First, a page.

I’ve been wanting a tool cart with exposed tools ever since I saw Adam Savage’s Tool Storage Stands, and it seemed like the perfect project to test the 3D printed joints I’ve been working on. As with many of my projects, this wasn’t fully planned from the beginning, but rather evolved as I worked on it.
One of the things that interests me about 3D Printing is using it to augment existing fabrication techniques. I’ve already done some experiments with 3D printed joints for wood structures, but I’ve wanted to try building something with structural integrity. Printed PLA isn’t the strongest material, but the idea was to utilize its compressive strength, and minimize bending forces. I also wanted to restrict myself to only making 90 degree cuts in the wood, and minimizing the number of cuts I made.
I started with the joint for where the seat would join the legs. The goal was to make the joint easy to attach to both the legs and the seat, with holes to allow for easy sinking of screws.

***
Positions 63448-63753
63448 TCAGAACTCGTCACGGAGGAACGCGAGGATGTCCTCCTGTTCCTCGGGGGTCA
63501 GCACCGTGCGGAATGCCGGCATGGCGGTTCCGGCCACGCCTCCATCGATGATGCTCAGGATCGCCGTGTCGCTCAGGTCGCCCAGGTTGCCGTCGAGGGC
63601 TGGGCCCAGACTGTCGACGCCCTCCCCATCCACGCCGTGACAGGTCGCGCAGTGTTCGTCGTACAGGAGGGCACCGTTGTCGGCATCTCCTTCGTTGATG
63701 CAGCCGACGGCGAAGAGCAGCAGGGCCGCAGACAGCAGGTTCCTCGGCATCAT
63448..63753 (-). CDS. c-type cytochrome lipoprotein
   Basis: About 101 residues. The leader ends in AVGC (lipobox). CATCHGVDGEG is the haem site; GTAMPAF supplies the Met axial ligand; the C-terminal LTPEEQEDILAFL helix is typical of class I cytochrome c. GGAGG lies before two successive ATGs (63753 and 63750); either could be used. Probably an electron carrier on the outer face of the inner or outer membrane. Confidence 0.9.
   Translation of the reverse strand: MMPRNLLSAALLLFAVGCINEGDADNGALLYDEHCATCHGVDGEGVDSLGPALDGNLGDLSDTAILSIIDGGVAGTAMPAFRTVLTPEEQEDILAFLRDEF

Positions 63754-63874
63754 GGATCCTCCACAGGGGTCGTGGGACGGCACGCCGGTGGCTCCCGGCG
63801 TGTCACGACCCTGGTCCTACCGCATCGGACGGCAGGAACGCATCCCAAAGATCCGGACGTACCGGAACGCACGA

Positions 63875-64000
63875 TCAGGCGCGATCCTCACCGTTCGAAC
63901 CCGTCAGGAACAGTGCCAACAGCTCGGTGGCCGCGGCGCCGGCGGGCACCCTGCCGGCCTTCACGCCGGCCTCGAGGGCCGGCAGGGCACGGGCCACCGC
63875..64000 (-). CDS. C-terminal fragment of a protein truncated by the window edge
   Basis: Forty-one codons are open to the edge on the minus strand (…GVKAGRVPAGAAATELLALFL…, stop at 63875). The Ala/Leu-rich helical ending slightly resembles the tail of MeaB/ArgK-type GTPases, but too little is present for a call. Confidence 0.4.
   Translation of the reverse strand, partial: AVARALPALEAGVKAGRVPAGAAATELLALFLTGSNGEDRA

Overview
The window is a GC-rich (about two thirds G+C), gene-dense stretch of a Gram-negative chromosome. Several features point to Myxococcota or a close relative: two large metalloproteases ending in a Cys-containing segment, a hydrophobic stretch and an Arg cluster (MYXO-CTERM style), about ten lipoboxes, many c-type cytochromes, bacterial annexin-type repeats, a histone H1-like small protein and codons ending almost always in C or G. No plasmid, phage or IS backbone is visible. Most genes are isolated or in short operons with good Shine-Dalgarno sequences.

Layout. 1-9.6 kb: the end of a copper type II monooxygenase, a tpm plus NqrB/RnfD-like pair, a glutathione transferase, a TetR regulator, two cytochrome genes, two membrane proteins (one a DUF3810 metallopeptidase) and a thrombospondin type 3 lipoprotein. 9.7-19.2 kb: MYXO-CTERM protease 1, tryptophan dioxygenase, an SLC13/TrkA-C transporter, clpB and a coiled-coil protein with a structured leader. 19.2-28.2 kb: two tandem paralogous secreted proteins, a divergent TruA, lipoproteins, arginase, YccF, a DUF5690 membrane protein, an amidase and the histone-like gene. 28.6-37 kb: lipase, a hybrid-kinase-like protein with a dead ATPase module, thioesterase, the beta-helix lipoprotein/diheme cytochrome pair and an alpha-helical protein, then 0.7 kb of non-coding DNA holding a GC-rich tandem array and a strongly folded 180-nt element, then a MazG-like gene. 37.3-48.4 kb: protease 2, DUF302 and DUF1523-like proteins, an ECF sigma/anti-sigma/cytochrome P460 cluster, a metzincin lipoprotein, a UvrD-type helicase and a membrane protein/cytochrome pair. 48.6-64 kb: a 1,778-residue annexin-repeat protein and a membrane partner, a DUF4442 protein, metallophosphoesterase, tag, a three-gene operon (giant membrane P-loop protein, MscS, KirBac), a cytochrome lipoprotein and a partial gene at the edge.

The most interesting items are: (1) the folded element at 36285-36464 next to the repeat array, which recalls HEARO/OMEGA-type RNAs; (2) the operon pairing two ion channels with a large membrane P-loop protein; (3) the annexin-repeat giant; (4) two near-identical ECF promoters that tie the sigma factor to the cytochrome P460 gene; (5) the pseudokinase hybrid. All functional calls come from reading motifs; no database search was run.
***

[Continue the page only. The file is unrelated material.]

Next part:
The star shape creates a straight edge on a side for any 45 degree rotation. There are 3 holes in the bottom which allow for screws to be placed that go directly from seat to leg (for strength).
After printing, everything went together very quickly.
The problem now was that the legs bowed out too much when weight was placed on the stool. To solve this I decided to attach more supports to each leg, to prevent them from bending outwards (which was threatening to break the joints).
At this point, the only thing left to do was to add some feet and do some light finishing.
I think I could have made the stool a bit more aesthetically pleasing, but for a first attempt I’m pretty happy. It feels solid and sturdy when you sit on it. I also managed to only make seven 90 degree cuts in the wood (4 for the dowels, 3 for the legs, 1 for the seat).